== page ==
Sherry met with Greene on numerous occasions and, throughout the writing of these volumes, he followed in Greene's footsteps, traveling to the same places throughout the world that Greene went to, in an effort to better understand the man, and to speak with those who had met him.
This book will take some commitment. Given its length, it only covers the first 35 years of Greene's life.

My views probably began to change in 2016, when we lost Prince, David Bowie, and George Michael all way too soon. As far as I'm concerned, they still had much to give.

So basically, if somebody in the public eye has lived a long and fruitful life and they check out at the age of, say, 85 or 90, I don't tend to mourn them too deeply.
I raise a glass to them, thank them for their efforts, and wish comfort for those they leave behind.

I wanted to reply to comments made about my previous post, but time got away from me. So...

  1. Steve K17 February 2019 at 04:00       Wonder if J.D. was ever a hand model. You upuld have that in common Tee.

                                                     I suppose that's something, yes. 

  2. Joe V17 February 2019 at 06:47    Another great article. I like how you often start out so humble, but before you know it there's some great content to read, along with pictures. Well done, keep at it.

    I wonder if your hot summer in December is a harbinger of our coming summer in the southwest US ? Probably no connection, climate-wise. Last summer we didn't get too many days above 100f here in Albuquerque, but being a mile in elevation it does cool down at nights, making for some nice summer evenings on the patio. Stay well.

                                                     Thanks, JVC. Whenever I begin these posts, I have to wonder if anything of any great import has occurred that week. Of course, I'm no longer posting on a weekly basis, which would mean that there's more to write about, but it seems life is less interesting than it used to be, perhaps? 
    This Summer here in Melbourne seems to have been a late one. We had some scorchers early on, that's for sure, but we've had a consistent run of hot days over the past month or so. Ahh well, it'll be over in about a month or so, so I may ass well enjoy it wherever I can.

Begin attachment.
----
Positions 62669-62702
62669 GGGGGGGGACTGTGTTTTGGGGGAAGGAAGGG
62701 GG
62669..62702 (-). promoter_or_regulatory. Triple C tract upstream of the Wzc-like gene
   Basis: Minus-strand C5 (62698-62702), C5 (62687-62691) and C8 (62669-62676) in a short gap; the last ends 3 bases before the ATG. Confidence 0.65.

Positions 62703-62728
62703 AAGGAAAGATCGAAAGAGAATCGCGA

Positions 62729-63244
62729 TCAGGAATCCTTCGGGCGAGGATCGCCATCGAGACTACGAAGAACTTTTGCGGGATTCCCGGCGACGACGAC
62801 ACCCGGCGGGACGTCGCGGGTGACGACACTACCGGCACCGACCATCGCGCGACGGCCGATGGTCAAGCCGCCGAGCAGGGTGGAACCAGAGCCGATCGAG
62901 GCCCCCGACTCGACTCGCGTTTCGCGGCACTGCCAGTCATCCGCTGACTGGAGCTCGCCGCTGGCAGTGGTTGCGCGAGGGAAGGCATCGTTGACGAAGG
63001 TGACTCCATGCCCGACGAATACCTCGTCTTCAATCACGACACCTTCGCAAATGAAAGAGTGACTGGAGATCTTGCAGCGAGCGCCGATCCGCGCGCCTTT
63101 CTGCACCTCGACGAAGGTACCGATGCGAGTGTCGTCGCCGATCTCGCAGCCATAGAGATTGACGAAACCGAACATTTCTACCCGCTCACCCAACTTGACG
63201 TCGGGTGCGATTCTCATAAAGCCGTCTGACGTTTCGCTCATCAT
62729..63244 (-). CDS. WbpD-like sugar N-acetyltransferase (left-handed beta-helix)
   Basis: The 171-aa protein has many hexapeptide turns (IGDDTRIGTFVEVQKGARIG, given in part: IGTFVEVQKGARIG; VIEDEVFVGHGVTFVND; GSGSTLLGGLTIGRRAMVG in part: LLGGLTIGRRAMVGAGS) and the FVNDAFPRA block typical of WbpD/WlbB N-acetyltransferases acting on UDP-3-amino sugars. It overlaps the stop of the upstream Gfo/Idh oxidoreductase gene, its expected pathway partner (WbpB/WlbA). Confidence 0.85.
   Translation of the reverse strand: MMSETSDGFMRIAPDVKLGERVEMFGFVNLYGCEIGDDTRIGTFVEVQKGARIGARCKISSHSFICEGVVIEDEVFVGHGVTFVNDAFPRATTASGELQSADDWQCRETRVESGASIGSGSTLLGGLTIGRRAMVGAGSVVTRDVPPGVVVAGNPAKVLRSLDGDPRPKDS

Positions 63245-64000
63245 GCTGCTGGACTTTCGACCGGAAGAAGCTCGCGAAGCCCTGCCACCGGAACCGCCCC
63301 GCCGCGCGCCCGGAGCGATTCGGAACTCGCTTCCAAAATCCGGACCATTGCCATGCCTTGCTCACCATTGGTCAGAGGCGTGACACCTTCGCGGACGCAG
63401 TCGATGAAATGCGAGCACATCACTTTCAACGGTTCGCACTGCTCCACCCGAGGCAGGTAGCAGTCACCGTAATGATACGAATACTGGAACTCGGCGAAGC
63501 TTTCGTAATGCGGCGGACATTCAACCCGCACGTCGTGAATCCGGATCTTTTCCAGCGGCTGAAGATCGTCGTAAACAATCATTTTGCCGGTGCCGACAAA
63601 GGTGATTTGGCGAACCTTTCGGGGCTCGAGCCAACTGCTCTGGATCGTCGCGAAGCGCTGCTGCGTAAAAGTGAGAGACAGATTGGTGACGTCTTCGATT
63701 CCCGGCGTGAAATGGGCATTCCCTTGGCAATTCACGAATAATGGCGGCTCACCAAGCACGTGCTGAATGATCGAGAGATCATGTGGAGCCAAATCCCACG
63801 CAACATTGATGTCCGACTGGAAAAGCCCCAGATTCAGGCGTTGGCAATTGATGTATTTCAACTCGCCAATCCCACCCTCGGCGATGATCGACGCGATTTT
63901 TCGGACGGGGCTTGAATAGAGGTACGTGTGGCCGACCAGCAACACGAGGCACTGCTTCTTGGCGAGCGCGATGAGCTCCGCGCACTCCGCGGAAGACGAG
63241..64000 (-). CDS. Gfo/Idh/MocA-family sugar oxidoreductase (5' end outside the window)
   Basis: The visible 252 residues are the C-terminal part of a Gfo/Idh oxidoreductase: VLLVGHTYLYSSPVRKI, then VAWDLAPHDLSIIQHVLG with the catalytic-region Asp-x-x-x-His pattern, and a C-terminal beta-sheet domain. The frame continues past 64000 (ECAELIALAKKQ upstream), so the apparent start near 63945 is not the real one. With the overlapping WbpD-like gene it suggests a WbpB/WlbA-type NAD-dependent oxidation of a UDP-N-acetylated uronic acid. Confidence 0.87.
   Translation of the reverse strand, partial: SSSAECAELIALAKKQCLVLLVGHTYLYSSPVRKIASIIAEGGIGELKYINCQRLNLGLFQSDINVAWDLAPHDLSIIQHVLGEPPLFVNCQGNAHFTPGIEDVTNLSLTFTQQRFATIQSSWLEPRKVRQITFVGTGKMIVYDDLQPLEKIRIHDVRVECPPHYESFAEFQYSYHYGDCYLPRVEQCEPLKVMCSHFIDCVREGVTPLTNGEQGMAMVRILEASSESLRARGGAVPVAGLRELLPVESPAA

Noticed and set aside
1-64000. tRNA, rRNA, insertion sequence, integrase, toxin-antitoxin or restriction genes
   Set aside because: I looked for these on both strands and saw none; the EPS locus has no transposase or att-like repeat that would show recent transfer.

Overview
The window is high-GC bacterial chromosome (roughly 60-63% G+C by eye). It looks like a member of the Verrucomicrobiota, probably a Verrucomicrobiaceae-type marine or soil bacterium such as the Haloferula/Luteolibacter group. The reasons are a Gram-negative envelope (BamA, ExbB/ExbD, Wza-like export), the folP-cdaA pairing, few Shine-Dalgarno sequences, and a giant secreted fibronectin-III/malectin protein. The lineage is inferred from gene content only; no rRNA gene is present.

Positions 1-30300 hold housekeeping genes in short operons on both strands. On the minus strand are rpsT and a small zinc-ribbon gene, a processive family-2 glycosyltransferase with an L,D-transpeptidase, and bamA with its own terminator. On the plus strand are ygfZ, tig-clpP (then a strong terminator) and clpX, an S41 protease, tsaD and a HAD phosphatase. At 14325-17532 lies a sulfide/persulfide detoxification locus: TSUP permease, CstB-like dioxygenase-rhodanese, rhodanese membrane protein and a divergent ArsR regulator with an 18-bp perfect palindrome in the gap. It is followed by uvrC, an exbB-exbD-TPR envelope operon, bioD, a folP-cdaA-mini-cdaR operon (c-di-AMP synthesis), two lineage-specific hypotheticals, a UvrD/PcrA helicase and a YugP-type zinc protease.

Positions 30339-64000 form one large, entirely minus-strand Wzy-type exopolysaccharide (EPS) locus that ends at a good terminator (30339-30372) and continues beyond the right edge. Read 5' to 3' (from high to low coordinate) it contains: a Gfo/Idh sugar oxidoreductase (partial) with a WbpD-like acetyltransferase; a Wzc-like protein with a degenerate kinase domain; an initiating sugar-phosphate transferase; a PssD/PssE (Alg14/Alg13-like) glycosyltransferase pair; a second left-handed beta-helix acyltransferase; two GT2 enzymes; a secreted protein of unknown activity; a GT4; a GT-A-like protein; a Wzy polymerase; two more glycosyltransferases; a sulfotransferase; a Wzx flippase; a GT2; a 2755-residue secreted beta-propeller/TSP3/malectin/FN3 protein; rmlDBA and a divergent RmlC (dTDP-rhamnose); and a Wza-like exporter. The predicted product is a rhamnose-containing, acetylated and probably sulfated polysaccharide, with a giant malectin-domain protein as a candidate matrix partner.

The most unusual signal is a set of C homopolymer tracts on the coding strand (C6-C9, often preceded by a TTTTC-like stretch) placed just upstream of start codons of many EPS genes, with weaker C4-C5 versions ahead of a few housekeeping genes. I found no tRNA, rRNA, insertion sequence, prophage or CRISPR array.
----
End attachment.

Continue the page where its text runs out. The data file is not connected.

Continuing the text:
3. Bill M17 February 2019 at 09:00       Dead birds as rewards (I guess). I had a Rottie that used to like to bring me her dead triumphs as a gift or reward.

    If you want some cold. we've been braving -15F and similar for the past week or two. If the pattern from Oz and here reverses for our summer we will be in for some unusually hot weather.

    It's nice you got your glasses exchanged. I had a dreadful pair of multi-focal lenses one time. Most of the time though I do like them more than regular bifocals.

    Hope you have a great week and enjoy driving the newly repaired car.

                                                        Yeah, Bill, I once read that cats bringing in dead animals is their idea of a gift. I also read that it's their way of showing us how to hunt. 'Cos they think we're dummies.

    Not sure I could handle -15F. Lowest it ever gets here in Winter is maybe 2 degrees Celsius, and that's in the early hours of the morning.

    I never got used to the multi-focal lenses. On a small rectangular lens, it felt like there was too much going on, with different focal points. And yes, I'm glad I was able to get them changed over without any fuss. 

    And yep, it was good to get the car back. 

    Thank-you all for your comments!

    I'm still wearing the Omega Planet Ocean. Given the weather we've had, it seemed easier to just leave this watch on, since it can handle perspiration, water, kitchen-sink and gardening duties (not that I've gone anywhere near the garden this weekend).

    Le Carre once stated in an interview that the inner workings of MI5 were very similar to the way in which the hierarchy of a large business corporation operates. The same back-stabbing and skullduggery occurs, as department heads attempt to work their way up in the intelligence organisation, with little regard for colleagues.
    This may be why I found his books a little too heavy-going when I was a teenager reading Fleming's Bond books.

    Anyway, it's now 12:22pm on Sunday afternoon. Time to get a move-on with the rest of the day. My wife and I just need to plow on through the next few weeks and then we'll be off overseas for a week.
    More about that as it draws closer.

    Thanks for reading and have a great week ahead, folks!